Hours spent doing unpaid household work by age and sex, 2003–07
August 06, 2009
Traditionally, many unpaid household work activities have been considered women’s work and have most often been done by women. Gender remains a factor in who does these activities: during the 2003–07 period, women spent an average of 10.8 hours more per week doing unpaid household work than men.
Among 25- to 34-year-olds, women spent about twice as many hours per week (31.7) doing unpaid household work as men (15.8).
The differences narrow somewhat as people get older, but even among 55- to 64-year-olds, women spent an average of 26.2 hours per week doing unpaid household work, compared with 17.8 hours for men.
One factor driving these gender differences was women’s greater likelihood of doing unpaid household work on an average day—91 percent of women, compared with 78 percent of men.
These data are from the BLS American Time Use Survey. More information can be found in "Measuring time spent in unpaid household work: results from the American Time Use Survey" (PDF), by Rachel Krantz-Kent in the July 2009 issue of the Monthly Labor Review.
Bureau of Labor Statistics, U.S. Department of Labor, The Economics Daily, Hours spent doing unpaid household work by age and sex, 2003–07 on the Internet at http://www.bls.gov/opub/ted/2009/ted_20090806.htm (visited October 26, 2016).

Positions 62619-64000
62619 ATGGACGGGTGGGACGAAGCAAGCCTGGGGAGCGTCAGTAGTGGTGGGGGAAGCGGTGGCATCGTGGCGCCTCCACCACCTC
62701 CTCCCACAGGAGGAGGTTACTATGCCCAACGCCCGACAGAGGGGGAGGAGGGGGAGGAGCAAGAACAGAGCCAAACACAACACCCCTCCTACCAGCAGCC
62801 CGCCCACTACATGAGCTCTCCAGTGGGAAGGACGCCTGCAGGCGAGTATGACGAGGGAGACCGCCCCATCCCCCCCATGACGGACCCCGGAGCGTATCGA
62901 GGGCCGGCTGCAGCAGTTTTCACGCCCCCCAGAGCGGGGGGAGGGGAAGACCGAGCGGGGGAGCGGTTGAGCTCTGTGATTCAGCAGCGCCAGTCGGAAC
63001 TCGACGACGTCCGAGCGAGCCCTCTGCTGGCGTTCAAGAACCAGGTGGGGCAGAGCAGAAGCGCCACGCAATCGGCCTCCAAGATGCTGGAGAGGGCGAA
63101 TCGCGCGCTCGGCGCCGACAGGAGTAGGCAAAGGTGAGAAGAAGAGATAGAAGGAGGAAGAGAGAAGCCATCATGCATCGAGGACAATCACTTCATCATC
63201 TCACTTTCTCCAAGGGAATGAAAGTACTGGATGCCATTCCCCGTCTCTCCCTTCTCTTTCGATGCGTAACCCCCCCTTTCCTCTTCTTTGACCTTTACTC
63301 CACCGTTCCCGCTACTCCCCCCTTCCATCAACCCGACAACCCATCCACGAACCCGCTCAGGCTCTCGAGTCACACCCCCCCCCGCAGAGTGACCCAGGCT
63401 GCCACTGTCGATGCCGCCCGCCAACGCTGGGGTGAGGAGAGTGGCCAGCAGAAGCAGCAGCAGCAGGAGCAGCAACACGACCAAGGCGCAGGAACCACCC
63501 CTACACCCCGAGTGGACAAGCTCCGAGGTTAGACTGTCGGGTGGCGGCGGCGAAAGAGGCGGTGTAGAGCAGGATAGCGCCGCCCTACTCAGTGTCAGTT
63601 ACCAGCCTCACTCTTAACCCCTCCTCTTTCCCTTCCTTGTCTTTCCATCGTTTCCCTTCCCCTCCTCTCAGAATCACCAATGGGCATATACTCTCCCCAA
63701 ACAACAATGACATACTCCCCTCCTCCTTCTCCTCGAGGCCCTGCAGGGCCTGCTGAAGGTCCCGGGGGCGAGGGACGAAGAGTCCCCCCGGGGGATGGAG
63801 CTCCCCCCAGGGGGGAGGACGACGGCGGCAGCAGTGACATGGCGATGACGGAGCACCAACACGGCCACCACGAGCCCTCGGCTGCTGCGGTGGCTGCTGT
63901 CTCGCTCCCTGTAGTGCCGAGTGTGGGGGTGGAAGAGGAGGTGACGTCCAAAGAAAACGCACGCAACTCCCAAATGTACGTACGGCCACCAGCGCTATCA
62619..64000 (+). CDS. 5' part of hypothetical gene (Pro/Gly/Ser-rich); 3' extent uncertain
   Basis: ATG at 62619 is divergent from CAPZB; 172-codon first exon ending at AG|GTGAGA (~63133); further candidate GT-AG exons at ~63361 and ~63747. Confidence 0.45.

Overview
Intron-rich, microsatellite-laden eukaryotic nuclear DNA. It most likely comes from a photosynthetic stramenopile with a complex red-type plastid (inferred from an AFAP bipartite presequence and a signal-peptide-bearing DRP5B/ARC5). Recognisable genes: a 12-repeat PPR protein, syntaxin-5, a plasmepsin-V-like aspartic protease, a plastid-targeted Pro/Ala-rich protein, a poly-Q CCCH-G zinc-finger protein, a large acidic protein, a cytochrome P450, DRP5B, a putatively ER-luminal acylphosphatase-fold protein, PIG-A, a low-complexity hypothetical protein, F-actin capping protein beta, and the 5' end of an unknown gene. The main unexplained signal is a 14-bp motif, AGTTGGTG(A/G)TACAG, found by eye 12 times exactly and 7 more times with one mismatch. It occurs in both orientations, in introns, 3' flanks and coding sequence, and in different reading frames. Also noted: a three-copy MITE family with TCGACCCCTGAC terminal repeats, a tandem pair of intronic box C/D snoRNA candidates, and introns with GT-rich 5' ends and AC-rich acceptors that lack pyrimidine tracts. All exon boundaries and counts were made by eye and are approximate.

Recent editions of Spotlight on Statistics
Workplace injuries and illnesses and employer costs for workers’ compensation
Workplace injury and illness data and the costs to employers for workers’ compensation in natural resources, construction, and maintenance occupations.
A look at the future of the U.S. labor force to 2060
Projected long-term trends in the growth, size, and composition of the labor force.
Union membership in the United States
Historical trends in union membership among employed wage and salary workers; union membership by a variety of demographic characteristics.
A look at healthcare spending, employment, pay, benefits, and prices
Spending on healthcare, current and projected employment in the industry, employer-provided healthcare benefits, healthcare prices, and pay for workers in healthcare occupations.
Self-employment in the United States
Trends in self-employment by various demographic and socioeconomic characteristics, including both the unincorporated and the incorporated self-employed, as well as data on paid employees who work for the self-employed.